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Sewing in self-defense

Published Oct. 6, 2005

Why would people spend so much time and effort to sew all their clothing from scratch?

Some do it because they enjoy creating something useful and beautiful. Some sew to save money. Others sew because they are hard to fit.

Robin Powell sews all her clothing _ and most of her family's _ for all these reasons.

She is tall, her husband is taller and they have two teenagers who top the 6-foot mark. She is frugal, she said, so "sewing makes economic sense." And she enjoys the challenge of putting colors and textures together to individualize clothing.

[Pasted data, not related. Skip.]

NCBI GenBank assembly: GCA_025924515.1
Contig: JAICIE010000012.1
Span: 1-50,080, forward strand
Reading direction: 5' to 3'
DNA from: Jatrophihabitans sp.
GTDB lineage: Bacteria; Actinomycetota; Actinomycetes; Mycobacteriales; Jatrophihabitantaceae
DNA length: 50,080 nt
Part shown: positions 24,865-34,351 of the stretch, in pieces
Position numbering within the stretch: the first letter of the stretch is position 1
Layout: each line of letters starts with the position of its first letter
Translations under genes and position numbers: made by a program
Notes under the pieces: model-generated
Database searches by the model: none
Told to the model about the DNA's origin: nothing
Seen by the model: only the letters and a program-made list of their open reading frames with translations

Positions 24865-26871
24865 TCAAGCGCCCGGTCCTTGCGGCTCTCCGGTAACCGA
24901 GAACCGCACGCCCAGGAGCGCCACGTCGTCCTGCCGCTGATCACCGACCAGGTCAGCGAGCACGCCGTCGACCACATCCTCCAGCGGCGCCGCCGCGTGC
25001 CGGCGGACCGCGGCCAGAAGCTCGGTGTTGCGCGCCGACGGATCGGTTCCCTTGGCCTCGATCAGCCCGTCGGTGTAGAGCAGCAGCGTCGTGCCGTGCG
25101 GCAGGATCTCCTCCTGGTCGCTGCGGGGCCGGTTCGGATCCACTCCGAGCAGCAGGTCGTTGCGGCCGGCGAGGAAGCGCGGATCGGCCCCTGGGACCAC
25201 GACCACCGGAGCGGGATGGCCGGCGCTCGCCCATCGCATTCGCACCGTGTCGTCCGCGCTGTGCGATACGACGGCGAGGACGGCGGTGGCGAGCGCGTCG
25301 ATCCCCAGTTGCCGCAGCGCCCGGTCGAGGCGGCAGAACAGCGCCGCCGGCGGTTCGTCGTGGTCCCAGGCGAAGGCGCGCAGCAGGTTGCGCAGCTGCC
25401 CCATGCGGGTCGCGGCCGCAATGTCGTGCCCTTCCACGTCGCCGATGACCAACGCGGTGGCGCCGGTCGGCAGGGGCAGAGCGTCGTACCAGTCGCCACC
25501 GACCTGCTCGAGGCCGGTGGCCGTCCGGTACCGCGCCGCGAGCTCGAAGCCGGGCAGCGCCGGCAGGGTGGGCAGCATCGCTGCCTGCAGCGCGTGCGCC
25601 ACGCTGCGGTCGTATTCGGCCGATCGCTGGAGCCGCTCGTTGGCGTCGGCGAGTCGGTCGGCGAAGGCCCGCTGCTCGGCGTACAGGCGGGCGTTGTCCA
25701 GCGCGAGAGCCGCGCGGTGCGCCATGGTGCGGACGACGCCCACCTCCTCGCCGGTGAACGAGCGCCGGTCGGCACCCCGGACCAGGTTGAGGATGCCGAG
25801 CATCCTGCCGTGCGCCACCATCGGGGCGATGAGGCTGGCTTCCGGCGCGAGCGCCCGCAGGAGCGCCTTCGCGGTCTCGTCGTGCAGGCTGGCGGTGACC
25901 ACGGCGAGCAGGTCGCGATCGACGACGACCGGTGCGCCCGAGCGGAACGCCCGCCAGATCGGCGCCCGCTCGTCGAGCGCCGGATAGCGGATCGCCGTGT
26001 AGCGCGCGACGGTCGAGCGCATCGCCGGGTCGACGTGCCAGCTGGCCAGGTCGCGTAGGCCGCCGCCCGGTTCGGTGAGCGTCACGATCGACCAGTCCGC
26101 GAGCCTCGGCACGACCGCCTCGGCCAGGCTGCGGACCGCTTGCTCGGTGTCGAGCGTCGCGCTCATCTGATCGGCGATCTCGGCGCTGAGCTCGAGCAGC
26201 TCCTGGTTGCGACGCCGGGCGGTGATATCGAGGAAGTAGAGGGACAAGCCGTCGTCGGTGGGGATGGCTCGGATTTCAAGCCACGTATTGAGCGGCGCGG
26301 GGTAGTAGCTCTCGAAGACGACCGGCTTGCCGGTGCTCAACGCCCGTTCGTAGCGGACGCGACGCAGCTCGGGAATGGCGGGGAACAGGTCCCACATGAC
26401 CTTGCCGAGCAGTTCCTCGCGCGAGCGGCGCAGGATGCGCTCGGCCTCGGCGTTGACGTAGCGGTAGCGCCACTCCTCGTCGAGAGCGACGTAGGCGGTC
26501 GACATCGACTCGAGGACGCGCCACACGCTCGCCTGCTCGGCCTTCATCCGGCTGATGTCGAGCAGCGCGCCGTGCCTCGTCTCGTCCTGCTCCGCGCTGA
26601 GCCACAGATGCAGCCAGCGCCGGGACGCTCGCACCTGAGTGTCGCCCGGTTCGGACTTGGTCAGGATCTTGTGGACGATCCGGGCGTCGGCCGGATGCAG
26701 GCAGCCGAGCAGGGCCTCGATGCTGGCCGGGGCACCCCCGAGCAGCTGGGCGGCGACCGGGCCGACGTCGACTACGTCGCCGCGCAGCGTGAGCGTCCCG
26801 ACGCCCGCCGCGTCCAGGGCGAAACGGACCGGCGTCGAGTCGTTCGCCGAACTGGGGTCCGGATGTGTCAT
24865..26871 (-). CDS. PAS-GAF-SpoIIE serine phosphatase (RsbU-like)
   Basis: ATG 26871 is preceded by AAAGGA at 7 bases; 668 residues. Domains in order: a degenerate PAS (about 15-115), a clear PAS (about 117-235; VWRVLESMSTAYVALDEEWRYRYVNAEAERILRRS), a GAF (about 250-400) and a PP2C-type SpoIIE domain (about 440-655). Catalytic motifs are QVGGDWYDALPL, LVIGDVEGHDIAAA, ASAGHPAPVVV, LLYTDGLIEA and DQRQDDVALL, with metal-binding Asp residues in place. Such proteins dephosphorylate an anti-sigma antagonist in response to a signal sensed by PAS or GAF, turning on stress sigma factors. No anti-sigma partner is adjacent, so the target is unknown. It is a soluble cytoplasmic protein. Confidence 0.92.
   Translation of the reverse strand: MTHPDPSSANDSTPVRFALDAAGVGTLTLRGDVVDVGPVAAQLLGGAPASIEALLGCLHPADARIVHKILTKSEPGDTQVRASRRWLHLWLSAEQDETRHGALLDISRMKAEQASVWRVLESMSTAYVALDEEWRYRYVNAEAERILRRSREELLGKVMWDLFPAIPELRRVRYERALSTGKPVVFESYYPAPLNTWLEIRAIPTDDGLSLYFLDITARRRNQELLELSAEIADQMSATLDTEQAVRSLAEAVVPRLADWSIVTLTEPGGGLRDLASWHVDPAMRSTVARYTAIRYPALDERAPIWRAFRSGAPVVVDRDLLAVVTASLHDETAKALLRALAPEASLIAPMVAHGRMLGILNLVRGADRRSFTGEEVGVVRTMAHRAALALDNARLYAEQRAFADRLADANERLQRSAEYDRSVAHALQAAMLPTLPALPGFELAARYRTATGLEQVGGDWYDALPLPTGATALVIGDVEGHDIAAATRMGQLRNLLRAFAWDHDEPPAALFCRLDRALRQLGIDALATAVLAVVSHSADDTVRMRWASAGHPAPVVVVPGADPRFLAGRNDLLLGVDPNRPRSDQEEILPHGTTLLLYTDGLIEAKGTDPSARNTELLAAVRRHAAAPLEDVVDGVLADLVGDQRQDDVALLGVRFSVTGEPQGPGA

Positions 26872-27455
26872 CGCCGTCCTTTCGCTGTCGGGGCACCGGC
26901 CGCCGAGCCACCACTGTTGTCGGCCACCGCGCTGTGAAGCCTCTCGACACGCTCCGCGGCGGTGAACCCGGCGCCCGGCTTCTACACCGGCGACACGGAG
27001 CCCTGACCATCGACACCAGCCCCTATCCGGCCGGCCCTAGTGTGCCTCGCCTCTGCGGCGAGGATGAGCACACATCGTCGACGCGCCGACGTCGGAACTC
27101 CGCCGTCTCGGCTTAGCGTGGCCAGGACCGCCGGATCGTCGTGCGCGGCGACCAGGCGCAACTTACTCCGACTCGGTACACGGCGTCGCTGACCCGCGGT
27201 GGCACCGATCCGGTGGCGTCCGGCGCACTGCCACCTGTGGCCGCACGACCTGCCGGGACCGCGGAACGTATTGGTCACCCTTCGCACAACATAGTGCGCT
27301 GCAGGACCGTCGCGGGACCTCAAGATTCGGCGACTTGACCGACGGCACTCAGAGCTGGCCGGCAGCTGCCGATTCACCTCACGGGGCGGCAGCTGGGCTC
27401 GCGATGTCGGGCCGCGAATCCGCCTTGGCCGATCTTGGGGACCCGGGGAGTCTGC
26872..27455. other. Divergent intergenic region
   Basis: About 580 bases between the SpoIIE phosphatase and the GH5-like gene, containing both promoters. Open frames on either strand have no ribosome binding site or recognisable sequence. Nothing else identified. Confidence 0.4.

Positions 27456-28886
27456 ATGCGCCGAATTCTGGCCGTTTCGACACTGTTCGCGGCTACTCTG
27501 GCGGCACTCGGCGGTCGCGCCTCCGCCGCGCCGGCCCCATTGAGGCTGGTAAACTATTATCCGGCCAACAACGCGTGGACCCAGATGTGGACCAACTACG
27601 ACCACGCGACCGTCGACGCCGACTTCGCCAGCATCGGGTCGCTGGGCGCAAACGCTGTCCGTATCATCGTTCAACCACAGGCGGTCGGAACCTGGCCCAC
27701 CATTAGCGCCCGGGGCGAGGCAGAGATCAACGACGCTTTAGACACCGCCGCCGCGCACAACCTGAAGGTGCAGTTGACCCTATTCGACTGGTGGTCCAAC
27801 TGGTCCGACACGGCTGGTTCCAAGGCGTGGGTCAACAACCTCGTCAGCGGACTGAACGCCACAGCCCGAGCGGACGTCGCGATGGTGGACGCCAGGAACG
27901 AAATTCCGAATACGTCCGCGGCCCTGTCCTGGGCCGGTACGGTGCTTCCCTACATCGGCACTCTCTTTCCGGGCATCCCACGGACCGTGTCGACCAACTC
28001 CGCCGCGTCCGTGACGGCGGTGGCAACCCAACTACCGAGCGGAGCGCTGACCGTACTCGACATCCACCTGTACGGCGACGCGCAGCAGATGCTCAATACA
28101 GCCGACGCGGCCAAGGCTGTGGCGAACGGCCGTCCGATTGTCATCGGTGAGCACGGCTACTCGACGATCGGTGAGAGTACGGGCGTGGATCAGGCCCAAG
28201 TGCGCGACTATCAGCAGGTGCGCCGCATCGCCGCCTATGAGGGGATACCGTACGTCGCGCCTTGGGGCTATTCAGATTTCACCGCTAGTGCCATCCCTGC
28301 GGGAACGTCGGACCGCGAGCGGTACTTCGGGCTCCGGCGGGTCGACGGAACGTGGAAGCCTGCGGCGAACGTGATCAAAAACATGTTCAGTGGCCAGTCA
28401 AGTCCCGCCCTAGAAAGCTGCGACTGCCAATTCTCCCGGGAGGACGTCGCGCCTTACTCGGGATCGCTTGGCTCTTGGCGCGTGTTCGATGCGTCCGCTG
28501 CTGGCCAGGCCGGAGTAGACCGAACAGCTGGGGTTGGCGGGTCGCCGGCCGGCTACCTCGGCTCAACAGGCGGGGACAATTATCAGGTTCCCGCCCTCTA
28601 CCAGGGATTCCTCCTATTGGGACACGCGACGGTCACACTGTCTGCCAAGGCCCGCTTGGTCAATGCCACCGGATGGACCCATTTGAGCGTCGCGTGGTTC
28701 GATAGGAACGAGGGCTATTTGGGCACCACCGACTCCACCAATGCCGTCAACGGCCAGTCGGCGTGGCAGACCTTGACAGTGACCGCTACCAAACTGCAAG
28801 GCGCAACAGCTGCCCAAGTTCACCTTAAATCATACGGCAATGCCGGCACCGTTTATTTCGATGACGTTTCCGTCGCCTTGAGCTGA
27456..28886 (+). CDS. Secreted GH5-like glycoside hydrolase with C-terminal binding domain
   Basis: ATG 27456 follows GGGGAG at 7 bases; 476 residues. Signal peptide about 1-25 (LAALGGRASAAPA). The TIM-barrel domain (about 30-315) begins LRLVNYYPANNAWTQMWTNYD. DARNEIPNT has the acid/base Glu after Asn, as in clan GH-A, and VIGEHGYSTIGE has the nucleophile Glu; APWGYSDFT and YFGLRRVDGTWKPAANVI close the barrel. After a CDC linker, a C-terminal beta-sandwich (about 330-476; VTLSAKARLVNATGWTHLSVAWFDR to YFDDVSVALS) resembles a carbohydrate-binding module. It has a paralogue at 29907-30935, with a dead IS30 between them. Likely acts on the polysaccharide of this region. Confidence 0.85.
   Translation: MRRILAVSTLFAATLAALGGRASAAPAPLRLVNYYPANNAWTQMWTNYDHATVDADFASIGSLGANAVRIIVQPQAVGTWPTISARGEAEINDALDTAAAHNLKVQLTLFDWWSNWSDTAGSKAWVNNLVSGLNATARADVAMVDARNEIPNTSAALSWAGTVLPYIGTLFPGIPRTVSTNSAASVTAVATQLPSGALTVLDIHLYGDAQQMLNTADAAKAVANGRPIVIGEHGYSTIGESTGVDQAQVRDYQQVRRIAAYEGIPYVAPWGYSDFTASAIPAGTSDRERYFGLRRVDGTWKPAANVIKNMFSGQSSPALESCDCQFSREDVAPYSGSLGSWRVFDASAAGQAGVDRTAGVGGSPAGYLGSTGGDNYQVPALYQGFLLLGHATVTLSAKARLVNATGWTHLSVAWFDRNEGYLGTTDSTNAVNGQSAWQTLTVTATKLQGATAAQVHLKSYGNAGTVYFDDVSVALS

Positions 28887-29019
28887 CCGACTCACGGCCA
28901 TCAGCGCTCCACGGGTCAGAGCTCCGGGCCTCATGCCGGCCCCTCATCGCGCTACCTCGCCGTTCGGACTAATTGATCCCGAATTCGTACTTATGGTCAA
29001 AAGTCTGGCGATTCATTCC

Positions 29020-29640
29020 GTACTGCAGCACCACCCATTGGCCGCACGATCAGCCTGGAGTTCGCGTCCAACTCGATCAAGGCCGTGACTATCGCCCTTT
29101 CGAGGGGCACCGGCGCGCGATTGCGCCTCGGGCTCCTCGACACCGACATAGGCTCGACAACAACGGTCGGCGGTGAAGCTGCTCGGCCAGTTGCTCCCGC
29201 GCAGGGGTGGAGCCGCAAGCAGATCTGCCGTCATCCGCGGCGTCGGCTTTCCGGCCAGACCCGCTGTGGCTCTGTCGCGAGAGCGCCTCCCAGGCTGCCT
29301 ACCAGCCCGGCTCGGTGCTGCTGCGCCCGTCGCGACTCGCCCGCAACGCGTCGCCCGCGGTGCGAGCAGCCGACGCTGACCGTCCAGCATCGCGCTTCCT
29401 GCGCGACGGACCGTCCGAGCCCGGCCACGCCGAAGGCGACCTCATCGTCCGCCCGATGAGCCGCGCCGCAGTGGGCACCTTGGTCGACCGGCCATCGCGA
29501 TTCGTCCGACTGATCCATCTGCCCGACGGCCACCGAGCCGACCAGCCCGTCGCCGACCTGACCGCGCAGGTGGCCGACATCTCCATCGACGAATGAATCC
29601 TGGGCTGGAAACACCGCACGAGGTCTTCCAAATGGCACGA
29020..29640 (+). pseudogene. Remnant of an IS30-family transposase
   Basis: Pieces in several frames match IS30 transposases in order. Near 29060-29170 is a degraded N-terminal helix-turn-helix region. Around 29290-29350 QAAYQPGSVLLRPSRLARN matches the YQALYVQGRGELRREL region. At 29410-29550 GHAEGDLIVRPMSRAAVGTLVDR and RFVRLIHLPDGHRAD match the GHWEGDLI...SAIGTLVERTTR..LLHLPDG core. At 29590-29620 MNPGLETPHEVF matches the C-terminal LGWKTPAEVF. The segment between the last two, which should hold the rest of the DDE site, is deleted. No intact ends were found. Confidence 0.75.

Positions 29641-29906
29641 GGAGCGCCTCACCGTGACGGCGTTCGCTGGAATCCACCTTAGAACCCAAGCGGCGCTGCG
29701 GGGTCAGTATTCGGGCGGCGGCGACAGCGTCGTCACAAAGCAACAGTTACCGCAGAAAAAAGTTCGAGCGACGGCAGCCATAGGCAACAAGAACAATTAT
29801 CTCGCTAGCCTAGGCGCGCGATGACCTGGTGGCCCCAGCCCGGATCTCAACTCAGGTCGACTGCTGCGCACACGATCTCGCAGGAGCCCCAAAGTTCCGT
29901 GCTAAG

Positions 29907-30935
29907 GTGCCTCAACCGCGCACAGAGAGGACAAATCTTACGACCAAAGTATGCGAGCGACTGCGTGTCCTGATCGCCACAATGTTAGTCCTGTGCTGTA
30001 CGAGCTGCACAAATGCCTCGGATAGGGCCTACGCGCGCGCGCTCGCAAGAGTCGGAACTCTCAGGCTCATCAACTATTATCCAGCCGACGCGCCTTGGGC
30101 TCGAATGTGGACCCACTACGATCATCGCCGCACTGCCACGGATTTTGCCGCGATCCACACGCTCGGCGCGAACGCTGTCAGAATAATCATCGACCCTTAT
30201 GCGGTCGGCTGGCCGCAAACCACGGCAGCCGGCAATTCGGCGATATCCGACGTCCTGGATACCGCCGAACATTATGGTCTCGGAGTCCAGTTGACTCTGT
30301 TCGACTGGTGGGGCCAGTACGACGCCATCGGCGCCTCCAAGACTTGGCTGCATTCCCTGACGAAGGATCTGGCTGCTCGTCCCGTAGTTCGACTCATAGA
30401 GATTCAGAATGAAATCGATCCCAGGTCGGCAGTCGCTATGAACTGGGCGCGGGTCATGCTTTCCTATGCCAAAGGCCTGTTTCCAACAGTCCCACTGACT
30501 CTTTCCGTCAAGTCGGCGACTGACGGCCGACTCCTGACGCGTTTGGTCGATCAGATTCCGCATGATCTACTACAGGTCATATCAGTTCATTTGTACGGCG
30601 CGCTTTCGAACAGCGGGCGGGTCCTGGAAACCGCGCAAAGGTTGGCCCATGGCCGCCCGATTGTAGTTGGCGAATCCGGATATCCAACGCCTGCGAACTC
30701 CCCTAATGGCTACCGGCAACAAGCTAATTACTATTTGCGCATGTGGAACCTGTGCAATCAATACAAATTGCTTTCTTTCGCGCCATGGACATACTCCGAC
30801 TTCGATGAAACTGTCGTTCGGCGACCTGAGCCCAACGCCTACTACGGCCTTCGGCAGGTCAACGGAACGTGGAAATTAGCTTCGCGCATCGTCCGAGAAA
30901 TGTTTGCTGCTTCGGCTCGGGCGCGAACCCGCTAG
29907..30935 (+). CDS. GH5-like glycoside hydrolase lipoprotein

"There's nothing worse than spending a lot of money on an outfit and seeing someone else in an identical one right afterward," she said.

Also, she said, "Dick (her husband) and I have very expensive taste in clothes, but not the pocketbook to support it. Sewing was a way to get the kind of clothing we liked at prices we could afford."

In fact, she enjoyed creating clothing so much that two years ago the Powells opened a family business called Kracker Kreations to applique, embroider and print custom T-shirts, golf shirts and sweat shirts (as well as totes, hats, and mugs) for others.

Powell first put thread to needle at age 5; she made a bathing suit cover-up for her doll. Then, in the eighth grade, her home economics teacher introduced her to the basics of sewing and tailoring. She made an A-line dress that turned out to be a favorite _ a dress that felt good every time she put it on.

That hooked her on sewing.